What do you remember most about the 2012 AFC Divisional Playoff loss to the Baltimore Ravens?

A quick straw poll around the Mile High Sports offices on Wednesday earned a nearly universal two- or three-word response.

Rahim Moore” or “Rahim [EXPLETIVE DELETED] Moore.”

One lone dissenter said, “Foxy taking a knee.”

No one remembered Peyton Manning‘s pick-six on Denver’s opening drive. Or his INT in OT that led to the eventual game-winning field goal.

And no one remembered what I remember most from that game.

Standing in the south stands, holding a beercicle and barely able to see the field through the crystalized exhalations in front of me, I remember one player from that game.

Trindon Holliday. Or, rather, Trindon [EXPLETIVE DELETED] Holliday.

How soon we forget his 90-yard punt return for a touchdown following Baltimore’s opening possession and his 104-yard kick return touchdown to open the second half to break a 21-all tie.

How soon we forget that without his two scores the Denver Broncos probably lose that game in regulation thanks to a third-quarter Ray Rice touchdown, not because Rahim Moore for one terrible play forgot the one job he had.

How soon we forget that without Holliday, Manning’s pick-six would be the play we all likely recall as the one that sunk Denver’s chance at a championship that year.

Yes, it’s easy to forget special teams.

Like the role they had in Denver’s AFC Championship victory en route to a Super Bowl 50 victory.

When Britton Colquitt saved a potential touchdown on a first-quarter punt return. And when he pinned New England inside their 20 four times in that game, and twice inside their 10. And when Stephen Gostkowski missed the PAT that proved to be the difference in the game. And when Brandon McManus was a perfect 4-for-4 on PATs and field goals (two apiece) combined in the game.

Special teams were the saviors twice in 2016, but all we want to talk about these days is the offensive line and the quarterbacks.

If Graham Gano doesn’t doink one off the upright (just like he did in Super Bowl 50), we might be talking about a totally different outcome on NFL Opening Night in 2016 (and the same for the Super Bowl) and the Broncos may have ended the season 8-8.

And if the NFL had changed the field goal leaping rule one year earlier, or Justin Simmons missed his timing by one-tenth of a second, or Will Parks was wearing black cleats, we’d be talking about the first losing season in Denver since 2010.

Yes, it’s easy to forget special teams.

Brandon McManus is doing his part to help us remember.

The kicker who’s nailed 82.9 percent of his kicks as a pro (including a perfect 26-for-26 inside the 30 and 46-of-47 inside the 40) has a second-round tender offer worth $2.746 million waiting in John Elway‘s office. But McManus wants a long-term deal. According to the Denver Post, it doesn’t sound like there’s much movement on that front.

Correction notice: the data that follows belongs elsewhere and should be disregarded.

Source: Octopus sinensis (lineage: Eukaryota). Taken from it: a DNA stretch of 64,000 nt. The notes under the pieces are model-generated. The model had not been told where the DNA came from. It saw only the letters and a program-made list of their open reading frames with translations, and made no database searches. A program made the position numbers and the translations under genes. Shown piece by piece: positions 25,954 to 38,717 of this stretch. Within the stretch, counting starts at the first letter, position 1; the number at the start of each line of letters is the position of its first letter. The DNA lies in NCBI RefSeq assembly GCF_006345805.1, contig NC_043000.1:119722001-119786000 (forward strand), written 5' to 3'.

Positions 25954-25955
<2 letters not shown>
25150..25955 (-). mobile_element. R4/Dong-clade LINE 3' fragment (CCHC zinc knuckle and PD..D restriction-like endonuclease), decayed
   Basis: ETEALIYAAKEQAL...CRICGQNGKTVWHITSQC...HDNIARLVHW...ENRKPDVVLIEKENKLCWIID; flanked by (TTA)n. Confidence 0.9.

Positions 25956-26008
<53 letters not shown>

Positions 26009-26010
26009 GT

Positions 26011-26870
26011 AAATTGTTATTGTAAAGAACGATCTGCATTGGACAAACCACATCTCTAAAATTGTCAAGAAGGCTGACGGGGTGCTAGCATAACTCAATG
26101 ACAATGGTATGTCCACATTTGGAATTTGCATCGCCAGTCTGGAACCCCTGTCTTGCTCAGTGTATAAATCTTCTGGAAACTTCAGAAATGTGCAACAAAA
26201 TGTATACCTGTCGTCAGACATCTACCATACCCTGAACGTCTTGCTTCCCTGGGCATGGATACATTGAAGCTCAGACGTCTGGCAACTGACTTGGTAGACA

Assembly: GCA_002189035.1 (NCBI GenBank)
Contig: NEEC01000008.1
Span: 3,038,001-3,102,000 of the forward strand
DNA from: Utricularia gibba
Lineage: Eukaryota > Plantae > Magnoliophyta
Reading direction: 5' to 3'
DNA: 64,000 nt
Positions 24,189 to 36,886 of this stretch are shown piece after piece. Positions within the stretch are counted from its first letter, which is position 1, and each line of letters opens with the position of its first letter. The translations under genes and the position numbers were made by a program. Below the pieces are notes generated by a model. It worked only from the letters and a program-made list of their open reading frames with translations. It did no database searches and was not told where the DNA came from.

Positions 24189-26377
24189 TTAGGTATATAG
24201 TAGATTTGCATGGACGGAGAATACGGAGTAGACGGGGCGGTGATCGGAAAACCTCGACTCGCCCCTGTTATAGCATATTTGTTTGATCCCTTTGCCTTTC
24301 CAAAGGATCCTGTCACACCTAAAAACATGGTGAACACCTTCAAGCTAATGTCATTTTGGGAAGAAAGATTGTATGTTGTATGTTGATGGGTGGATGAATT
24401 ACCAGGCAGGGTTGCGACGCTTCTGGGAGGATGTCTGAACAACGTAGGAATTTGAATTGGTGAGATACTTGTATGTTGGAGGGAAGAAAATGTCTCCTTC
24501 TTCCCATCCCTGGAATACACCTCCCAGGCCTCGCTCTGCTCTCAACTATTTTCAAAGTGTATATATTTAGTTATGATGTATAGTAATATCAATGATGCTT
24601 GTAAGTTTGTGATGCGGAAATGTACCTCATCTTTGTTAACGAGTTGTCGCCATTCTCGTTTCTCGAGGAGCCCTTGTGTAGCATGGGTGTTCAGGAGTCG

McManus has limited options if Elway and the Broncos don’t want to budge on a long-term deal: Sign the deal or sit out. Not exactly great choices for a guy who aspires to be a team captain this season.

Yet he’s been at the facility every day – despite not having a signed contract – working hard and doing his part to be a leader on the special teams unit.

McManus doesn’t want us to forget what a crucial role specials teams plays in a team’s overall success.

New special teams coach Brock Olivo is doing his part to help us remember, as well.

If he brings even half the enthusiasm to the field that he brings to his press conferences, he’ll have the special teams unit ready to run through a brick wall at his command.

Olivio is the kind of coach players love to play hard for. Because love is exactly what he returns to them. In fact, he used the word seven times in his meeting with the media following Wednesday’s OTA practice.

He loves being reunited with his former player, De’Angelo Henderson, who played for him at Coastal Carolina. He loves the return skills another rookie, Carlos Henderson, brings to the table – specifically, he loves that Henderson runs angry. He loves that he has a head coach that’s invested in special teams. He loves that McManus wants to be a captain. Loves that he wants to be a leader. Loves that even without a contract McManus is at the facility every day.

About McManus, Olivo says, “He’s a very gregarious, outgoing guy, and guys like him. He’s got confidence, swag – people like that.”

Well, here’s news for Olivo. All that applies to him. And if his passion translates to play, we won’t be forgetting about Denver’s special teams unit this season.

Even John Elway and the personnel department – despite the McManus contract situation – is doing its part to keep special teams top of mind in Broncos Country.

Elway went out and drafted not one, not two, but three players who have the potential to be as explosive in the return game as Trindon Holliday was.

Olivo was thrilled by Elway’s draft weekend moves.

“I’ve got to say that John [Elway] and [director of player personnel] Matt [Russell] and all the guys did an awesome job in the draft, and we’re fired up because we’ve got some return potential,” Olivo said Wednesday. “So, yes, needless to say, we were all smiles after draft day.”

Special teams have given Broncos fans plenty of reasons to smile these past few years, but it’s easy to forget them, what with all the drama surrounding the left tackle and quarterback positions.

So, if John Elway did find the next Trindon Holliday in this year’s draft, and if Brandon McManus signs a long-term deal, and if Brock Olivo turns this special teams unit into one of the best in the NFL, let’s try and not forget.